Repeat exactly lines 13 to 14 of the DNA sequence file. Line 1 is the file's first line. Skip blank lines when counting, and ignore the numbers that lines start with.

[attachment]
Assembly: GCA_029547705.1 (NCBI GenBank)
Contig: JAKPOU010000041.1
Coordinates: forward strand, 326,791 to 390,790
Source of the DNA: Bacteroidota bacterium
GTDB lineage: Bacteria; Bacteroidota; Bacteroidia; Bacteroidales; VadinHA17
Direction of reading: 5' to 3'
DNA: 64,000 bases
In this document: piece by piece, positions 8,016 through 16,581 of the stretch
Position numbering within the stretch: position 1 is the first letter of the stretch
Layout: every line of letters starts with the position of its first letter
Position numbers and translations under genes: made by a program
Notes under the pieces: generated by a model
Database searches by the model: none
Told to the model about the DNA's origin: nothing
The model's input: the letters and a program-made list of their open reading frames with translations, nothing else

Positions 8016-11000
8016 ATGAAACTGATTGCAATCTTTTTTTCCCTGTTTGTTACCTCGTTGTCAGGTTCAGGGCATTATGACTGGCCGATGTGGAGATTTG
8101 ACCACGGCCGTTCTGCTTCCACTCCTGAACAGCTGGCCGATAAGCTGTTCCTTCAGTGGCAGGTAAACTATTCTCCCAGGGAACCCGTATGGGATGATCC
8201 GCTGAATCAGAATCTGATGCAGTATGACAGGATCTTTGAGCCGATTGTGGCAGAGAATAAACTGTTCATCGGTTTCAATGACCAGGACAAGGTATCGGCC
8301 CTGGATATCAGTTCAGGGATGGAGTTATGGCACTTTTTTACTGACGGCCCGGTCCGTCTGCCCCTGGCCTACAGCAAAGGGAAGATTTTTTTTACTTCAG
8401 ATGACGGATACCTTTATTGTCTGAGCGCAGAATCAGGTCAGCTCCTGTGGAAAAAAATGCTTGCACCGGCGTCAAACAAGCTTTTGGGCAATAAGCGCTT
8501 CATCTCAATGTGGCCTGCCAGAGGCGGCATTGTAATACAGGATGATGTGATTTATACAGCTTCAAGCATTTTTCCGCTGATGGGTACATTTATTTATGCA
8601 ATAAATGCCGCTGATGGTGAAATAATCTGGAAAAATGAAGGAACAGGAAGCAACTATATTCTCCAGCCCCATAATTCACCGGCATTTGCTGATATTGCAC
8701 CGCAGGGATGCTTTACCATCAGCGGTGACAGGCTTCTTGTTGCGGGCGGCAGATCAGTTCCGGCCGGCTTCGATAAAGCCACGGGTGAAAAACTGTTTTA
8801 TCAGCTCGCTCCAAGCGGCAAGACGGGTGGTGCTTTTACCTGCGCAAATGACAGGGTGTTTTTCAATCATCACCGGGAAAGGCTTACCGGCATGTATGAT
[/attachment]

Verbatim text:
Database searches by the model: none
Told to the model about the DNA's origin: nothing